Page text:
Sunday, March 15, 2015

Does Your Dog Really Understand You?

Yesterday, Caitlin and I were in the family room. Rob was in the kitchen making coffee, when he suddenly bellowed, "SHIT!"

I didn't investigate because  Rob's kitchen disasters are usually deemed to be my fault. I left something teetering where it was certain to come crashing down, or where it was obvious that he would hit it with his elbow--and I didn't want to initiate a discussion about it.

Caitlin was clearly thinking along the same lines. She sat so hard and fast, it must have hurt her bottom, and looked up at me with a confused expression, as if to ask, "What did I do wrong?"

I didn't notice which way Caitlin was looking when she obeyed Rob's "command," but according to a recent study at Sussex University, she should have been looking to the left, indicating that the right hemisphere of her brain had responded to the tone of Rob's voice.. Both dogs and humans, apparently process the emotional content of speech with the right hemisphere.

Do you want to go to the park? Mango Doucleff, of San Francisco, responds to her favorite command by perking up her ears and tilting her head.
He listens for emotion with his left ear and meaning with his right ear.
Caitlin and I spent quite a bit of time on potty training when she was a puppy. Once, when she was about 4 months old, she followed me into the bathroom. I chattily informed her, "This is where I go potty."

She promptly squatted, and peed on the carpet. This time, if the study is right, she would have been looking to the right, showing that her left hemisphere had responded to the meaning of my words. I didn't notice which way she was looking. I was too busy silently bellowing "SHIT!

Careful what you say. Your dog is listening/
Neurobiologist Attila Andics doesn't think there's much evidence that dogs actually understand our meaning.



Dogs were good therapists even before we knew this
Every dog owner could tell him that there's plenty of anecdotal evidence that they get more than we expect.

About 20 years ago, the bane of my life was a tomcat named McGee. He belonged to a neighbor, but he'd been born at out house and claimed our property as part of his territory. Almost daily, he'd sneak into the house and spray the walls and furniture, and I'd have to crawl around sniffing the walls trying to find the pee. I was complaining about him one day to a friend. When I said his name, our Staffordshire terrier, Ben, started barking and charging around the room, apparently hunting for the cat. I was amazed. I had no recollection of talking about McGee in front of him, and had no idea that he knew the cat's name. But a little further investigation proved conclusively that he did.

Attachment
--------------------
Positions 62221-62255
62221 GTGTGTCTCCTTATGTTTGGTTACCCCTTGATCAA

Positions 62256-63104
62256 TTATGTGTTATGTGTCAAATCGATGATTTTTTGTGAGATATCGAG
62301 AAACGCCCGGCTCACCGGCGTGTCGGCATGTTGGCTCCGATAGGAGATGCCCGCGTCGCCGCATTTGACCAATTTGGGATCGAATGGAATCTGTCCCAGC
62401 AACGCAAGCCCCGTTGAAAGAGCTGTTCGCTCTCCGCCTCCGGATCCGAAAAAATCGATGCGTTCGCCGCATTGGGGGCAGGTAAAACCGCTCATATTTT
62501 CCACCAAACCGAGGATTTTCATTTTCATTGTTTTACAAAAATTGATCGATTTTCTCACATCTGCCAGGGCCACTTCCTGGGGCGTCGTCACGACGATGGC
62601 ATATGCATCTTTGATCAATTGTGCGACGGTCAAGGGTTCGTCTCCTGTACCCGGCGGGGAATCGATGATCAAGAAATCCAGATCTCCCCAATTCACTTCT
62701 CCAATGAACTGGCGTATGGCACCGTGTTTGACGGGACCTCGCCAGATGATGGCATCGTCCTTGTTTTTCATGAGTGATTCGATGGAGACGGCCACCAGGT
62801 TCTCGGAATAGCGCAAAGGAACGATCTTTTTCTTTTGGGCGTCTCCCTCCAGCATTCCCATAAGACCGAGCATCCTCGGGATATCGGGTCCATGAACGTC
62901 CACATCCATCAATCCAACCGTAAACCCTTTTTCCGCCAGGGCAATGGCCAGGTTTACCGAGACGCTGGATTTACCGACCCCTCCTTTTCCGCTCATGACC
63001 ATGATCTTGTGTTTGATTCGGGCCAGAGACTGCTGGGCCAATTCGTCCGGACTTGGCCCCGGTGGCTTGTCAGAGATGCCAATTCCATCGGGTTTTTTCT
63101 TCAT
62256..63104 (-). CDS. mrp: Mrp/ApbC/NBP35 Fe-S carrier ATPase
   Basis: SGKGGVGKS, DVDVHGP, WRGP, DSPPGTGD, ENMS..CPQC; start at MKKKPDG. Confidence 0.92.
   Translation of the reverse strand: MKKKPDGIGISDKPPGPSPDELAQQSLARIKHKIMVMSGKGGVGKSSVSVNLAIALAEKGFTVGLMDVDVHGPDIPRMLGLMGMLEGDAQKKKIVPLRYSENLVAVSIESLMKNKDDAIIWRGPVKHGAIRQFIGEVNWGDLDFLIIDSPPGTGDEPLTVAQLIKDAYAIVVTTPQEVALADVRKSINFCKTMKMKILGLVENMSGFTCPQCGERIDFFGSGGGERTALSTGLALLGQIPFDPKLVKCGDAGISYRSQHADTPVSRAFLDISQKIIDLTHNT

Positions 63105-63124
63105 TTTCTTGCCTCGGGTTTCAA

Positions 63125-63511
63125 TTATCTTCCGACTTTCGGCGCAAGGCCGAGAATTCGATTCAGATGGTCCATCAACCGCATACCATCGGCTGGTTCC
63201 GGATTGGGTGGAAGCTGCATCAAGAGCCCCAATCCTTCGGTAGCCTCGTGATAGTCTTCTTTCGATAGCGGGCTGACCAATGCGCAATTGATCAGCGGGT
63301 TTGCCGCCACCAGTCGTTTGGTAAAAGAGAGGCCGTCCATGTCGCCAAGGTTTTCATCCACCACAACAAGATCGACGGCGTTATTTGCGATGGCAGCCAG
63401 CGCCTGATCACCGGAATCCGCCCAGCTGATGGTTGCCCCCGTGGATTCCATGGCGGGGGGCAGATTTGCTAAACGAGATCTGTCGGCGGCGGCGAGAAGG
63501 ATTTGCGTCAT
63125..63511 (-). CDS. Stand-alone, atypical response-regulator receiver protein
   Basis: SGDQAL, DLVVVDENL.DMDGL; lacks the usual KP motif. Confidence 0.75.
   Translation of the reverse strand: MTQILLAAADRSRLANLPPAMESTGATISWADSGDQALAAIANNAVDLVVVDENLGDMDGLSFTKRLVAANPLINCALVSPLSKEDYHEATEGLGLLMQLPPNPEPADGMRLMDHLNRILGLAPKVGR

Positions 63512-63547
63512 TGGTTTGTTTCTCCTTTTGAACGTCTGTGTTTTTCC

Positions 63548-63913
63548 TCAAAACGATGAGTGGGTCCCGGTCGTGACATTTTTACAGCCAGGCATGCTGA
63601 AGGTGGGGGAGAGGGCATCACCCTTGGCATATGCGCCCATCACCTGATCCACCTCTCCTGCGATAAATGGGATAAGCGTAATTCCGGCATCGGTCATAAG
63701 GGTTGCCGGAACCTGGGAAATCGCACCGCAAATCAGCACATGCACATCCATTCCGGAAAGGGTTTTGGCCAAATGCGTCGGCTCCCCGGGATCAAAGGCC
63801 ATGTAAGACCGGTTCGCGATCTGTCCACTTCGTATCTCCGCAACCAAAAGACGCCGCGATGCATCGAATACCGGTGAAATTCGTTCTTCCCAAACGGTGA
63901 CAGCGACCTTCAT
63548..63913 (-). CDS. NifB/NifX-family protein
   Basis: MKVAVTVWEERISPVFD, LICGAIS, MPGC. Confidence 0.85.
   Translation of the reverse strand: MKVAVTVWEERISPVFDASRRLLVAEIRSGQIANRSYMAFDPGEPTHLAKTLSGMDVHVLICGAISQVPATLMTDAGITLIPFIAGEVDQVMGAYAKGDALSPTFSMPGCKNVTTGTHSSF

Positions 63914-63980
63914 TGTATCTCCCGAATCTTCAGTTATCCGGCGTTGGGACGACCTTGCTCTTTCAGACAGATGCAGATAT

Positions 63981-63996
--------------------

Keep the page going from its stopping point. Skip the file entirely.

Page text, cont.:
Ben would have had personal reasons to remember McGee. A month or so earlier, Ben had poked his nose into a laundry basket where McGee, unbeknownst to any of us, was sleeping, and had his nose slashed. Ever since then, he approached laundry baskets with great caution, always jerking his head back as soon as his nose got within striking distance. Also, McGee liked to taunt Ben from the back yard, meowing loudly, then sauntering across the garden as Ben hurtled through the dog flap, springing lightly to the top of the fence at the very last second.

Of course, once our boys realized that Ben knew McGee's name, they made his life a misery, shouting out, "McGee, Ben! McGee!" whenever the mood struck them, and laughing uproariously as Ben raced into the back yard.

In a study that I'll write about tomorrow, it was found that dogs quickly learn to quit taking cues from people who have proved untrustworthy. But Ben never did. 
Image result for charlie brown football
Charlie Brown never learned, either.
Dogs can attain an impressively large vocabulary. Chaser, a border collie is famous for knowing over 1000 words. She understands both nouns and verbs and has a fair understanding of syntax. Her owner has spent over five hours a day training her. But Dr.Brian Hare, founder of the Dognition Project at Duke University, thinks most dogs could do as well. He has developed a series of games to play with your dog that are designed to help you discover your own dog's unique genius as well as his personal learning style.

Dogs love us They pay close attention to us, and we now know that they have specialized brain cells that allow them to empathize with people and to learn from them by watching what they do. According to  Dr. Gregory Burns they also have a "theory of mind," something that until recently only humans and (possibly) the great apes were thought to possess.

In other words, they know we can think, and they think they know what we're thinking.

We'd better watch out.